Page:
Fraud involving Australian credit cards, debit cards and cheques reached $285 million in June this year, down from a peak of $302 million in December.

Credit cards still dominate the statistics, accounting for $263 million, or 97 per cent, of all fraud in the 2011-12 financial year. Debit cards accounted for 3 per cent and cheques just 0.05 per cent. 

This credit card figure includes an estimated $30 million taken over two years by a Romania-based crime ring that was only recently exposed. That syndicate had access to 500,000 Australian credit cards and about 30,000 credit cards were exploited, the Australian Federal Police said when the ring was smashed last month. 

About 15.6¢ out of every $1000 transaction during the year was fraudulent, just a fraction of the $1.8 trillion spent through cards and cheques in total, according to the Australian Payments Clearing Association [APCA]. 

Transactions that do not require the customers’ presence, such as online, telephone and mail shopping, are the most susceptible and the increasing rate of online shopping is likely to push fraud statistics higher in coming years.  

‘‘As people take to online shopping enthusiastically...that is a more challenging fraud environment because you do not know who you are dealing with and you do not know who is watching. That is an ongoing challenge for the entire industry,’’ chief executive of the APCA, Chris Hamilton, said. 

However, the average amount stolen during a fraudulent credit card transaction has dropped from $365 to $225 because criminals are ‘‘testing’’ their methods and trying to hide among normal transactions, he added.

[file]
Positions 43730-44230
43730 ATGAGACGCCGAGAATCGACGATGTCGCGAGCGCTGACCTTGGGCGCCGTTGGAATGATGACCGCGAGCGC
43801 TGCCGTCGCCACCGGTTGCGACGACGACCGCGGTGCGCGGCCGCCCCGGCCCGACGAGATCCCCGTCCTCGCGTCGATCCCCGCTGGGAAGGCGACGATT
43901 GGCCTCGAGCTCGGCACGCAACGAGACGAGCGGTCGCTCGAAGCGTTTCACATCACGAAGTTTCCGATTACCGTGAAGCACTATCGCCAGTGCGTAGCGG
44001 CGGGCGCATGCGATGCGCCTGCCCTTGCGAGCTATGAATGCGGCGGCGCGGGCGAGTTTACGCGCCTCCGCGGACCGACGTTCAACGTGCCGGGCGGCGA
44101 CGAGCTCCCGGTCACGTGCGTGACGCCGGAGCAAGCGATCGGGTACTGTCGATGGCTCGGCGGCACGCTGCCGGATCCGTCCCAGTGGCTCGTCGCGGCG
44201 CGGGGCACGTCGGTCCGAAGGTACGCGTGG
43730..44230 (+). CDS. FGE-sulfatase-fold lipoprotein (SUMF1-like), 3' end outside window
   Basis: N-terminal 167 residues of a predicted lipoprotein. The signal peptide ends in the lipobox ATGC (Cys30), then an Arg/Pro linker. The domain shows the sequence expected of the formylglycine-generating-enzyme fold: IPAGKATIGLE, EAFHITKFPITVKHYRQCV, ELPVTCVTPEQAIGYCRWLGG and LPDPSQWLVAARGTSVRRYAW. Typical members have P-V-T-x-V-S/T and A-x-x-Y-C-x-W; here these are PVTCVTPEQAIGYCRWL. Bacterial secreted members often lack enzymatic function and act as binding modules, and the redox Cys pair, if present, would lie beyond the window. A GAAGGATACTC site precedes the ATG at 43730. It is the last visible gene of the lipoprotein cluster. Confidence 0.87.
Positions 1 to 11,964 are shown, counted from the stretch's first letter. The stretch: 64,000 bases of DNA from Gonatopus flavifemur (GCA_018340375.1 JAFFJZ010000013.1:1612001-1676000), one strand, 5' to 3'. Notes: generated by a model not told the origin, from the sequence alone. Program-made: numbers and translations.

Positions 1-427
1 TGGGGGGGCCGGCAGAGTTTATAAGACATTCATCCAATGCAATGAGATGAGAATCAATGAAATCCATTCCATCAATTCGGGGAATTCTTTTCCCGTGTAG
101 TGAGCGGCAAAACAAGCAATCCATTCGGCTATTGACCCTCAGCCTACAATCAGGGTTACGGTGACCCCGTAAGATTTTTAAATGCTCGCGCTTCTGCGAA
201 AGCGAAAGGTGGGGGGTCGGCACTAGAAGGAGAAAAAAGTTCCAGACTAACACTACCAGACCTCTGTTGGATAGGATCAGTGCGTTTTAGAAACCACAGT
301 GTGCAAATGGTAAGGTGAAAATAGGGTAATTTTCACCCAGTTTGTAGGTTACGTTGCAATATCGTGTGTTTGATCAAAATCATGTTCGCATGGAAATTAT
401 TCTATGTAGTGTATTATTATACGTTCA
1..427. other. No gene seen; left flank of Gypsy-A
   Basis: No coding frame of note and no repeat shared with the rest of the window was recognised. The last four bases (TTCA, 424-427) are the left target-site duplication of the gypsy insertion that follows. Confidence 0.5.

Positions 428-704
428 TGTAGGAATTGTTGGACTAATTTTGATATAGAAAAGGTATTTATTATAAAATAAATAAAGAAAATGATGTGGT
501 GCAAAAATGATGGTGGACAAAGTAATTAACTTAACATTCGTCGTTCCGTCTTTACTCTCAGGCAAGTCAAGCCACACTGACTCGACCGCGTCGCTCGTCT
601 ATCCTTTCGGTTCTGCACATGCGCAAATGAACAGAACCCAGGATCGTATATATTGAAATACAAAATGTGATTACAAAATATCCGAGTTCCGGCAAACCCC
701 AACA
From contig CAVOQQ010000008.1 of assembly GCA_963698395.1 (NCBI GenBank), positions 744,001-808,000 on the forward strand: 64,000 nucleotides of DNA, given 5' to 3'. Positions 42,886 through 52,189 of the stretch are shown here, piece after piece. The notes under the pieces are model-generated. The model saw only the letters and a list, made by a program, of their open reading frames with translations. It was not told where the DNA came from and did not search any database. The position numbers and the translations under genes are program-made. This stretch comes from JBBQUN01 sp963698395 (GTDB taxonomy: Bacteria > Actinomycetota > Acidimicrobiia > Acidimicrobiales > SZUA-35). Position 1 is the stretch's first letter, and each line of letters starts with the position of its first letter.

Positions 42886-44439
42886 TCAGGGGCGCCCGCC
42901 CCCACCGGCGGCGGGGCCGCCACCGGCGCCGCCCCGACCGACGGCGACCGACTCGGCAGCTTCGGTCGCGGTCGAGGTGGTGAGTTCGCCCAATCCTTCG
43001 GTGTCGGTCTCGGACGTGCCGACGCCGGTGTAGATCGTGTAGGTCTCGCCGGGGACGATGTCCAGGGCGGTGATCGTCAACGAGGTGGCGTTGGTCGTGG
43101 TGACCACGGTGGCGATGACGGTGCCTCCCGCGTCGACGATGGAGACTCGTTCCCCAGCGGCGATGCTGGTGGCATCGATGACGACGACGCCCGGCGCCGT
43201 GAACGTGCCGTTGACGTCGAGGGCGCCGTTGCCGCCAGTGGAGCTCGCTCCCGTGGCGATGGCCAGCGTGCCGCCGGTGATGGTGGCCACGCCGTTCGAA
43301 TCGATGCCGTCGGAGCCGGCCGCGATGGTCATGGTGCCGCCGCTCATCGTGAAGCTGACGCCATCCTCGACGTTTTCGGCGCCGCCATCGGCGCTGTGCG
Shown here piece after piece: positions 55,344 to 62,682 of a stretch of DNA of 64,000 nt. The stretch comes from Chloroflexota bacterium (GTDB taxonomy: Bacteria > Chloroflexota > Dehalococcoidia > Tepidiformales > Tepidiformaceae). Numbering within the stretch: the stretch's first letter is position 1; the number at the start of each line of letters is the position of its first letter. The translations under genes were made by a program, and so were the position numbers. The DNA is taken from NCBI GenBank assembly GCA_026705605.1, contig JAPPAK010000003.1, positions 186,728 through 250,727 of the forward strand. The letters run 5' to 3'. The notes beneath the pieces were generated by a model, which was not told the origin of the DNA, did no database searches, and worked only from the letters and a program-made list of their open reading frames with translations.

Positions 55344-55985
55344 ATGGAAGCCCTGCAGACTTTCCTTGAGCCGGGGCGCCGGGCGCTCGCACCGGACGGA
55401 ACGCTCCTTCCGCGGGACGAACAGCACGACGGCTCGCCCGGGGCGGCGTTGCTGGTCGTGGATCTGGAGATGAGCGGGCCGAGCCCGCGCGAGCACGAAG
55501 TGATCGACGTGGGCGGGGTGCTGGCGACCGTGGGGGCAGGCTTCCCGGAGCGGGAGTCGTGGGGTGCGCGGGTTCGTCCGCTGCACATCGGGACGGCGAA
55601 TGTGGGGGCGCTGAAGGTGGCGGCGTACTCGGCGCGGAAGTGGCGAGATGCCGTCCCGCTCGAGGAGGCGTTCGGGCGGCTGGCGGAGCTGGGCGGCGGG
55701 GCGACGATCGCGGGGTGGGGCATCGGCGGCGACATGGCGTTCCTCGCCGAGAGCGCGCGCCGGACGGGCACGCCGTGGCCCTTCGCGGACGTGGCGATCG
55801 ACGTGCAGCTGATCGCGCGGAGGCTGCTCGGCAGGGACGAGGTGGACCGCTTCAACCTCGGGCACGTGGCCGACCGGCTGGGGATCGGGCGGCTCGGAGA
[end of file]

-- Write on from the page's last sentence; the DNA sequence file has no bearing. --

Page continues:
About $14 million was stolen using debit cards that require a personal identification number [PIN]. This is down from a peak of $27.9 million in 2009-10 when Australia was targeted by international criminal groups skimming ATMs and eftpos machines. Since the group was busted machines have been updated and more Australian cards fitted with micro-chips that are harder to copy than magnetic strips.  But criminals have found new techniques with debit card fraud rising to $7.7 million between December 2011 and June 2012, compared to $5.2 million in the previous six months.  

‘‘We understand there has been an increase in skimming activity at ATMs, in petrol stations and in taxis. Consumers can help stay safe by keeping their card in sight when making payments and always covering their hand when entering their PIN at point-of-sale terminals and ATMs,’’ Mr Hamilton said. 

Banks and credit unions usually reimburse card holders, providing the customer is not at fault. 

Cheque fraud declined to $7.9 million in 2011-12 from a peak of $18 million in 2010 as fewer people use cheque books. However, it is more damaging with fraud reaching an average value of $11,000.

‘‘The guys who used to be experts at cheque fraud are finding it harder and harder to do that, they are gradually going out of business. So I suspect what you are seeing are the last few people who are trying to engage in cheque fraud going after larger and larger values,’’ Mr Hamilton said.